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September 27, 2021updated 26 Oct 2021 10:59am

Russia’s Gazprom set to increase natural gas sales to Europe

Russian Federal Antimonopoly Service also recommended Gazprom to increase natural gas sale on the stock exchange.

By Archana Rani

Energy giant Gazprom is reportedly ready to boost supplies of natural gas to Europe in a bid to help ease rising gas prices in the continent.

Kremlin Press Secretary Dmitry Sergeyevich Peskov was cited by Interfax news agency as saying that state-owned energy firm Gazprom is interested in more European gas supply contracts.

Peskov noted: “Gazprom is ready. Moreover, it has already covered all the additional (supply) requests.”

The surge in European gas prices to record levels is driven by a strong demand recovery and tighter-than-expected supply in addition to weather-related factors.

Separately, Russia’s Federal Antimonopoly Service (FAS) had recommended Gazprom increase the sale of natural gas on the stock exchange to promote the fair gas value.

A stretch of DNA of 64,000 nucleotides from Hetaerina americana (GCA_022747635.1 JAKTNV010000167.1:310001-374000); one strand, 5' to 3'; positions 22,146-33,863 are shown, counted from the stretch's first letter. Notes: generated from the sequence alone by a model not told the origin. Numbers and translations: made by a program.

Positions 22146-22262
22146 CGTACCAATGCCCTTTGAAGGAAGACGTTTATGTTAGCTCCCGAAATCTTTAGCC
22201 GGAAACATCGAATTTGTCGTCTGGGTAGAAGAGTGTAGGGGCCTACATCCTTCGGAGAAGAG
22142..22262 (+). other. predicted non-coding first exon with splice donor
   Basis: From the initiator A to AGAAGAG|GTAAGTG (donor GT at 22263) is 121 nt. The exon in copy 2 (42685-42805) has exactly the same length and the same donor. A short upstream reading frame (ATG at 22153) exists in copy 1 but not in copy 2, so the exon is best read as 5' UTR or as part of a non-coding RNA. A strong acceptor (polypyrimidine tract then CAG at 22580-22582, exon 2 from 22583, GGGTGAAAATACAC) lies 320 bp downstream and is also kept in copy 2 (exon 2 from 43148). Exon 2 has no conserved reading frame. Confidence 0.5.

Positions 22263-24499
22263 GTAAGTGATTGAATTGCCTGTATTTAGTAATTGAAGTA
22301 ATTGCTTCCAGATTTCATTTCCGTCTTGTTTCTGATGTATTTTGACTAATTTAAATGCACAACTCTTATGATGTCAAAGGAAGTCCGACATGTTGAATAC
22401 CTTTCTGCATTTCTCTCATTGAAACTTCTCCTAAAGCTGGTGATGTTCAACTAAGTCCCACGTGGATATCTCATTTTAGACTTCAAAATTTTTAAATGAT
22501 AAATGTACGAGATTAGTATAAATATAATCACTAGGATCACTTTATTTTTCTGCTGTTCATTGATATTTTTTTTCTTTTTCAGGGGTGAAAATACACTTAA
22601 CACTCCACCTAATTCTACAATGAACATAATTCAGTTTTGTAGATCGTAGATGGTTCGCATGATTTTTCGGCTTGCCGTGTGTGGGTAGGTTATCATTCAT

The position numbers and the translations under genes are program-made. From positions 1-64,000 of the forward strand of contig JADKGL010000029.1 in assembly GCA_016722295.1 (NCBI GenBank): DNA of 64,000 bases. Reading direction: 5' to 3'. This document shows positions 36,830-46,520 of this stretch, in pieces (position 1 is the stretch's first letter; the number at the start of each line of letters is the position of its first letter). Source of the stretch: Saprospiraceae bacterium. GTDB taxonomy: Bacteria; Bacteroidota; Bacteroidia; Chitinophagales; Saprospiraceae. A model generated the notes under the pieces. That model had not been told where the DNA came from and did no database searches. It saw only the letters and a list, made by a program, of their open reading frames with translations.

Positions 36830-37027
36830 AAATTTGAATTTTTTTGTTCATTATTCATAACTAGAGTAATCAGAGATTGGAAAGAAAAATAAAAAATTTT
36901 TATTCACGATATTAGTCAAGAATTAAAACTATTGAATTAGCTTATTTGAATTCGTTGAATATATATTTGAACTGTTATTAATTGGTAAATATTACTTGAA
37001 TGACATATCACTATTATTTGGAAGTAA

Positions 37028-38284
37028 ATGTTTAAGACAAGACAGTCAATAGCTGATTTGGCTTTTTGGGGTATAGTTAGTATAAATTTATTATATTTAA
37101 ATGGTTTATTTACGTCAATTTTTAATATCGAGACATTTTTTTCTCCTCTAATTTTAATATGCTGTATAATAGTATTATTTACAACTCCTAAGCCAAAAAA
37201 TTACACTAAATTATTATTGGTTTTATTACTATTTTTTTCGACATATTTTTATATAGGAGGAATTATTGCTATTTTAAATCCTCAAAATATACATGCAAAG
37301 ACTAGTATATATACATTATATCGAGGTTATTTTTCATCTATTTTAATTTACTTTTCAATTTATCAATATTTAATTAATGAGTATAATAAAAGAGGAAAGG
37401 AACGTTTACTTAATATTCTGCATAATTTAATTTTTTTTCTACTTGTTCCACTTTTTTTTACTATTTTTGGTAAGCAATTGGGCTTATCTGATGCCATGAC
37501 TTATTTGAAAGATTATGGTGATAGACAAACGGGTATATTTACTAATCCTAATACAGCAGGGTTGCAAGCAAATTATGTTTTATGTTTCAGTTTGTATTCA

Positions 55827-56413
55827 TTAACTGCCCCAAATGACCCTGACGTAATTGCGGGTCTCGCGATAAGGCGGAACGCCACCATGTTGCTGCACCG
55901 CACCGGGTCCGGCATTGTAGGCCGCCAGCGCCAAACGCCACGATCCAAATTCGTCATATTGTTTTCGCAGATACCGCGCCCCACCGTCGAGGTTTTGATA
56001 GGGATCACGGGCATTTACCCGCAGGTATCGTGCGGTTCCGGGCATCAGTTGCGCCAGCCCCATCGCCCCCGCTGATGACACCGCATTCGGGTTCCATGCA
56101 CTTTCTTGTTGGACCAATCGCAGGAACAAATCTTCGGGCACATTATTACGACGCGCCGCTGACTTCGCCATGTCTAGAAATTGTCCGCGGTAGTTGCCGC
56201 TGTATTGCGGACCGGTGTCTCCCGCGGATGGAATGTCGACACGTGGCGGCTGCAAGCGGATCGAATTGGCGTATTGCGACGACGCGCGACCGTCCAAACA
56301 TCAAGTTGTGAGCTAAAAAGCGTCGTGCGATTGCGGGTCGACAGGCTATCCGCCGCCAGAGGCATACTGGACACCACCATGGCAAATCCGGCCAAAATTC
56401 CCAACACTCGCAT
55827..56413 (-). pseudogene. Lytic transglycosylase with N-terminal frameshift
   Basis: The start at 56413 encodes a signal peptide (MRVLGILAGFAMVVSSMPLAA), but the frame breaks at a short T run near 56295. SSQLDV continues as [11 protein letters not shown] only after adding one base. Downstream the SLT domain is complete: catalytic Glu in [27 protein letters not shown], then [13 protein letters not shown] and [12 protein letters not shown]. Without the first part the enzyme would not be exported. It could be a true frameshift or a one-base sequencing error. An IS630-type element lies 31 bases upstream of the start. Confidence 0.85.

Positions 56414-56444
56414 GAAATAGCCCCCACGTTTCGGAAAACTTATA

Last week, global crude oil prices surged for a third consecutive week to a near three-year high as energy companies withdrew large amounts of crude inventories.

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The move comes in the wake of global output disruptions, mostly from the US Gulf Coast, which was affected by Hurricane Ida in late August 2021.

On 24 September 2021, Brent futures rose $0.84, or 1.1%, to reach $78.09 a barrel whereas the US West Texas Intermediate (WTI) crude surged $0.68, or 0.9%, to settle at $73.98.

Although Russia said it would remain a ‘reliable’ energy supplier to global markets, Gazprom had been accused of withholding gas supplies to Europe.

Earlier this week, International Energy Agency (IEA) called on Russia to boost gas supply to Europe as the continent is facing an energy crunch.

The call followed Russia’s decision to not increase gas exports in October in Europe.

The global energy watchdog said: “The IEA believes that Russia could do more to increase gas availability to Europe and ensure storage is filled to adequate levels in preparation for the coming winter heating season.”

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